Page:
25 January 2010

Avatar, and why I'm feeling violent

I have been reading critiques about Avatar and am feeling anthropologically pissy.


As a full disclaimer, let me admit I didn't think of anything while/after watching it but the absolute, staggering beauty of the world our modern technology has managed to create.  People have different 'left me breathless' triggers, one of mine is the colour blue; had Pandora been created in orange hues I would not have been this pulmonarily expanded. I will now equally admit that both my anthropology training and some of my personality traits have left me with little patience for bollocks some arguments. Finally, I am generally far more likely to appreciate this movie from a geeky perspective anyway than a deconstructionist one. That being said, click Enter if you're over 18.


I was first surprised by someone calling the film racist. Then I realised there were loads of someones saying this is a racist film. I ruminated a bit and agreed, but in the exact opposite direction. Let's see, white anti-hero arrives in this new, perfectly balanced world intending to help destroy it for self-gain. Our history as a species shows we are very good at this, so the plot is quite reasonable so far. White anti-hero then slowly becomes a true hero (funtioning legs and all), realising the perfectly balanced world and its natives are righteous and untainted and they and their world should be saved at all costs. He is helped in this by a few others of his own race, one ethnic minority included because she [bonus points for the minority combo] happens to be in a position of power (have guns, will shoot tossers). These few others generally meet with a bad fate, which is to be expected when you go up against the Big Powers That Be, and you have to kill off a few people anyway so as to manage to save the redeemed hero in the end. 


Now, I think the movie is racist because the Nav'i are so fucking wholesome and in tune with their world it's ridiculous. Oh the aggravation, it smacks of Rousseau's Beau Savage and the assumed inherent purity of the Other when that Other happens to walk around barely clad, brandish hand-made weapons of a wooden variety and not have a facebook account. Oh there were a few raw negative emotions like jealousy and distrust, but at the end of the day the Nav'i are as splendid on the inside as they are on the outside. Simply magnificent and unsoiled. This movie is, at every turn, compared to Dances With Wolves so let's tackle the American Indians for a bit shall we. Yes, they were in tune with the earth and its beings, absolutely, to a degree that astonishes us because we are incapable of it. They were also brutally fierce and cruel in their dealings with the enemy to a degree most of us would never accept. Chopping off someone's scalp is certainly a cultural expression and very much valid within said group but they were not fighting some neutral alien race, they were fighting us Westerners, and since we very much wanted what they had the ethnic superiority came in handy. Just look at those savages, we said, hanging from their nipples as a right of passage, we have a right to decimate them and take their land, God wants us to decimate them, we added, as we pilfered, raped and set fire to their villages. We won and their descendents are still very much destroyed, for the most part. We don't seem to particulary care.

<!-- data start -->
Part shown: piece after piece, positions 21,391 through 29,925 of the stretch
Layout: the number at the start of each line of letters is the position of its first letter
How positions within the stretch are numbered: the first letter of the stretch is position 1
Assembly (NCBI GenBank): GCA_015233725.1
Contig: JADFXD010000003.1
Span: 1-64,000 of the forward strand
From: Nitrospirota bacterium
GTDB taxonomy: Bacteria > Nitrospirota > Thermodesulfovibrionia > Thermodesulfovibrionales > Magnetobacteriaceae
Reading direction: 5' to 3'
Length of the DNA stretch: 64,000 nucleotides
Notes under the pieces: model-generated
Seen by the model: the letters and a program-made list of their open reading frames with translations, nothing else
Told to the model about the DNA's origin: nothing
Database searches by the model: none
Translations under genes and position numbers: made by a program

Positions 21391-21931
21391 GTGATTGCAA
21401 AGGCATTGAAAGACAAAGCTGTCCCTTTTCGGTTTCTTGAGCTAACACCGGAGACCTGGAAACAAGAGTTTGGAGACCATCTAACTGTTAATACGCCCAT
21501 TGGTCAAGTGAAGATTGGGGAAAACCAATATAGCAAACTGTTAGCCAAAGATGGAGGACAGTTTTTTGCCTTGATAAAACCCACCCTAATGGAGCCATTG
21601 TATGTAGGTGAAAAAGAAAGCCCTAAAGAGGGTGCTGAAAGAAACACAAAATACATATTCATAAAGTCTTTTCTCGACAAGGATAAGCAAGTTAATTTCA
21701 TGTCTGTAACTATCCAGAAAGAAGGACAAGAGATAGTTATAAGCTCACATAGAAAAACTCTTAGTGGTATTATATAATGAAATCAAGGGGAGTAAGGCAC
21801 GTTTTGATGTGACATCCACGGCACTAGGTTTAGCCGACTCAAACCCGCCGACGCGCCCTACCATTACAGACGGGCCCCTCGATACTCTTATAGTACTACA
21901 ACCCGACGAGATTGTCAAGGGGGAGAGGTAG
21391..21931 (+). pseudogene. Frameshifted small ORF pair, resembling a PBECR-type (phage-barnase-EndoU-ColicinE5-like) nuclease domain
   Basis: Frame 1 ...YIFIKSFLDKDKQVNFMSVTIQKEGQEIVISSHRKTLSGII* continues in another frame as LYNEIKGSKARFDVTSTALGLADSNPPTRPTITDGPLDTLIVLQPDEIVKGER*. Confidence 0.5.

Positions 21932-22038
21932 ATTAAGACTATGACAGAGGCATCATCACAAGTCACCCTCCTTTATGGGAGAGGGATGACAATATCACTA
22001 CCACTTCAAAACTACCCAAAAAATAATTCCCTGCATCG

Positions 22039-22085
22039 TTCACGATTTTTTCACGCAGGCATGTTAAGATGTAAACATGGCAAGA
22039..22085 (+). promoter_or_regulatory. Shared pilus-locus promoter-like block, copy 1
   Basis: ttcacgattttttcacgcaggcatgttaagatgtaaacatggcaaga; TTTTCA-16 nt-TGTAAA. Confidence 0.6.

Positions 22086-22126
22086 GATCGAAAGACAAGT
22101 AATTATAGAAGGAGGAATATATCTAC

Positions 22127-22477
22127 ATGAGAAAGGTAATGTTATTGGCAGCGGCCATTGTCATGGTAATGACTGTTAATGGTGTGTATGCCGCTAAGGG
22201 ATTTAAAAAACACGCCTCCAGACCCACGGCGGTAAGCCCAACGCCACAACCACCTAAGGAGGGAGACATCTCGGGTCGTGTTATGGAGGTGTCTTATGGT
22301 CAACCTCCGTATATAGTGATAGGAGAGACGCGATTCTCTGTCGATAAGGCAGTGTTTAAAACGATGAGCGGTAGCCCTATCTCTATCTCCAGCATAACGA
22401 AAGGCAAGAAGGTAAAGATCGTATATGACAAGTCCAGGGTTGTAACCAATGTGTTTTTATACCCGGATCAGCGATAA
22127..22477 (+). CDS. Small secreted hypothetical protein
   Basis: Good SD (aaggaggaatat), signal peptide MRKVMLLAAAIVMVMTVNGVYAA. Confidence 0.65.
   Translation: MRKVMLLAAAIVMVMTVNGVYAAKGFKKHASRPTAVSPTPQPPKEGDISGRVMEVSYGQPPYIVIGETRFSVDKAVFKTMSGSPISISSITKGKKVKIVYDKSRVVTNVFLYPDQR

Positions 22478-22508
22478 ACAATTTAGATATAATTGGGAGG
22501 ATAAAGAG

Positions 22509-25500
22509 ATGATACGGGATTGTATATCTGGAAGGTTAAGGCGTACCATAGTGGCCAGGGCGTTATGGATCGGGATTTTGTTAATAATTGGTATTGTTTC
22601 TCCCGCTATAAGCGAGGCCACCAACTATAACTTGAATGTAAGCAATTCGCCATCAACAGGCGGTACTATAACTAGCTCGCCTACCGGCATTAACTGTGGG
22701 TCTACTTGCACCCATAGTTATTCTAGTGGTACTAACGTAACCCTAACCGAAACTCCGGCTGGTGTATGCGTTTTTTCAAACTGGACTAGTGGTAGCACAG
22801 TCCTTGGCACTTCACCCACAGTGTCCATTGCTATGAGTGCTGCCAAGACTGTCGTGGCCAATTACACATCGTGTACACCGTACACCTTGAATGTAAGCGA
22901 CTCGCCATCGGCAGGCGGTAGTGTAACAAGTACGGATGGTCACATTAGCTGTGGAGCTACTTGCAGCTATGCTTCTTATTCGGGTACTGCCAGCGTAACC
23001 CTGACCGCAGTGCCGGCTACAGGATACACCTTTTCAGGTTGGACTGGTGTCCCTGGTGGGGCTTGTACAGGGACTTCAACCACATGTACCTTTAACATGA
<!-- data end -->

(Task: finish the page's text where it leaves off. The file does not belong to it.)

Margaret Mead talks of cultures where babies are drowned at birth for - to us - obscure reasons, and of cultures of tea-doilied kittens and unicorns. Margaret Mead was, of course, full of shit and a source of endless mirth to a plethora of native informants who lied to her face. They may have had their fun but to this day they are still battling the hypersexed and yet innocent image she managed to world-imprint. This is the danger of interpreting other cultures, it is always a personal invention. Chances are we will get some of it right, statistics say so, but some of it will be utter bullocks and we never know what will ultimately become The Truth. Seeing cultural relativism at its worst always makes me want to smack someone - invariably, the person using it as a poorly-wielded weapon. What we did to the American Indians was utter carnage, there's no disputing that. I find it appalling that we had, that we still have, such destructive potential as a species. If we find something we want, if we find something we disagree with, we will annihilate it, full stop. From an anthropological, evolutionary (remember: adaptative) perspective, the animal world proves that this is, indeed, how it works, it very much is the survival of the fittest. They were not as fit as we were in terms of offence and defence, we won. And the truth is, the group that wins makes the rules and if indigenous customs are too much for us we will say No and that will be the end of that. Decapitating family members was extremely important to the headhunters of Borneo. Were we bothered? No, we were not. We said You will not chop off Auntie's head, old boy, so sorry. [The Brits were actualy very smart and had the hunters hold regattas, at the end of which the victors were allowed to briefly keep a museum skull. There needed to be a skull, they provided an acceptable one.] Did they have a right to their headhunting? Yes they did, they'd been doing it for ages, it worked very well for them, if in doubt find an ouija board and ask the missionaries. Did we have a right to put a stop to it? Oh absolutely, are you kidding me? Ritual decapitation? We did have the right, the same way we have the right to fight vulvar ablation even in those countries that are not Westernised because the truth is, the world's template is Western nowadays, culture hides a myriad of sins (read: taboos), and the domineering culture always puts an end to what it views as unacceptable.